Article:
Hannah Schacter

Hannah Schacter

Assistant Professor

313-577-0343

hannah.schacter@wayne.edu

5057 Woodward Avenue, Room 8306.2

Curriculum vitae

Website(s)

www.arclabwsu.com

Social media

Twitter: @hannah_schacter

Hannah Schacter

Department

Psychology

Research interest(s)/area of expertise

  • Developmental Psychology; Adolescent Development; Peer Relationships

Research

I am an Assistant Professor in the Wayne State Department of Psychology (Developmental Science area) and an Adjunct Assistant Professor in the Merrill Palmer Skillman Institute for Child & Family Development. My research examines adolescent social-emotional development and health across diverse contexts. I am especially interested in understanding when and how youth adjust when faced with interpersonal stressors, such as bullying, discrimination, and dating violence. In my research, I use a range of different methods, including but not limited to school-based surveys, daily diaries, and ambulatory physiological monitoring, to understand short- and long-term links between adolescents' social experiences and well-being. Most of my research takes place outside of the lab and in youth's everyday environments in order to capture adolescent "life as it's lived." The ultimate goal of this research is to shed light on potential intervention approaches and social policies that can promote healthy relationships and positive adjustment among youth.

Education

  • Postdoctoral Training, Department of Psychology, University of Southern California, 2017-2019
  • Ph.D., Developmental Psychology, University of California, Los Angeles, 2017
  • B.A., Psychology, Hamilton College, 2012

Awards and grants

  • Title: Mitigating the Harmful Effects of Discrimination among Diverse Adolescents: An Identity-Based Intervention
    Funding Mechanism: Society for Research in Child Development Small Grant
    Role: Principal Investigator with Adam Hoffman
    Funding Period: 05/2019-04/2021

    Title: Heartfelt Discussions and Heart Rate Variability: A Strengths-Based Intervention for Young Couples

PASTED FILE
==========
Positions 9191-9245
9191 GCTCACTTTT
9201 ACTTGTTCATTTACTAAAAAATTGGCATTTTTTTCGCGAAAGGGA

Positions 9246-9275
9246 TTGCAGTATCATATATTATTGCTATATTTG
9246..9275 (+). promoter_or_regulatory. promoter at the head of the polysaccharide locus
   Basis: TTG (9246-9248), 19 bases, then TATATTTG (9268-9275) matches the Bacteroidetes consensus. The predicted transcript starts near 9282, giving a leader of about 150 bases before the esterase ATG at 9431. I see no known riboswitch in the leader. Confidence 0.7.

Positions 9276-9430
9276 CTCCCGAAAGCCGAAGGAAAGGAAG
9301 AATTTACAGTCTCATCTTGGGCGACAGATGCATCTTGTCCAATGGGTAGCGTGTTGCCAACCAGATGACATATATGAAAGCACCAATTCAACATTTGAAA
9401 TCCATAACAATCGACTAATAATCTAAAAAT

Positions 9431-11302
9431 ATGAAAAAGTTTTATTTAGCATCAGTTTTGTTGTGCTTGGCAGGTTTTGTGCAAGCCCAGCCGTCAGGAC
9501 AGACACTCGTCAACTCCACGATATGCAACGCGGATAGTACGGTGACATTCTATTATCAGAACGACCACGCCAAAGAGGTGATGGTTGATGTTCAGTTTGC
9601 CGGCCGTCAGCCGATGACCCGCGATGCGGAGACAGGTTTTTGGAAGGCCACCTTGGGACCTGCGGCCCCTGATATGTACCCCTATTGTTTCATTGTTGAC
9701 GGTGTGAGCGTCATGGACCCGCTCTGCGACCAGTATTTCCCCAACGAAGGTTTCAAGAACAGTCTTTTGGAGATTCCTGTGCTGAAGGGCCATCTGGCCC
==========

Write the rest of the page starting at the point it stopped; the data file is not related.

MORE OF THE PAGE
Funding Mechanism: USC Undergraduate Research Associates Program
    Role: Co-Investigator (Principal Investigator: Gayla Margolin)
    Funding Period: 07/2018-06/2019

    Title: Mechanisms and Moderators of Victimization Continuity: The Role of Observed Friend Interactions (SPRF-FR 1714304)
    Funding mechanism: National Science Foundation Postdoctoral Research Fellowship
    Role: Principal Investigator
    Funding Period: 09/2017-08/2019

    Title: Facebooking without Filter: The Effect of Online DIscolures on Bystander Reactions to Cyberbullying
    Funding mechanism: Sigma Xi Grant-in-Aid of Research
    Role: Principal Investigator
    Funding Period: 01/2015-12/2016
     

Selected publications

For a complete list, click here.

Schacter, H.L., Pettit, C., Kim, Y., Sichko, S., Timmons, A.C., Chaspari, T., Han, S.C., & Margolin, G. (in press). A matter of the heart: Daytime relationship functioning and overnight heart rate in young dating couples. Annals of Behavioral Medicine. https://doi.org/10.1093/abm/kaaa019

Juvonen, J. & Schacter, H.L. (in press). When low rates of bullying increase risks for those who are bullied: The safe school paradox. JAMA Pediatrics. https://doi.org/10.1001/jamapediatrics.2019.5888

Schacter, H.L., Lessard, L., & Juvonen, J. (2019). Peer rejection as a precursor of romantic dysfunction in adolescence: Can friendships protect? Journal of Adolescence. https://doi.org/10.1016/j.adolescence.2019.10.004

Schacter, H.L., & Margolin, G. (2019). The interplay of friends and parents in adolescents’ daily lives: Towards a dynamic view of social support. Social Development, 28, 708-724. https://doi.org/doi:10.1111/sode.12363

Arbel, R., Schacter, H.L., Han, S.C., Timmons, A.C., Shapiro, L.S., & Margolin, G. (2019). Day-to-day friends’ victimization, aggression perpetration, and morning cortisol activity in late adolescents. Developmental Psychobiology. https://doi.org/10/1002/dev.21829

Schacter, H.L., & Juvonen, J. (2018). Dynamic changes in peer victimization and adjustment across middle school: Does friends’ victimization alleviate distress? Child Development. https://doi.org/10.1111/cdev.13038

Juvonen, J., Schacter, H.L., Sainio, M., & Salmivalli, C. (2016). Can a school-wide bullying prevention program improve the plight of victims?: Evidence for risk X intervention effects. Journal of Consulting and Clinical Psychology, 84, 334-344. https://doi.org/10.1037/ccp0000116

Schacter, H.L. & Juvonen, J. (2015). The effects of school-level victimization on self-blame: Evidence for contextualized social cognitions. Developmental Psychology, 51, 841-847. https://doi.org/10.1037/dev0000016.

Schacter, H.L., White, S.J., Chang, V.Y., & Juvonen, J. (2015). “Why me?”: Characterological self-blame and continued victimization in the first year of middle school. Journal of Clinical Child & Adolescent Psychology, 44, 446-456. https://doi.org/10.1080/15374416.2013.865194.

Currently teaching

  • PSY 1010, Introductory Psychology, Winter 2020

Courses taught

  • PSY 1010, Introductory Psychology, Fall 2019

Citation index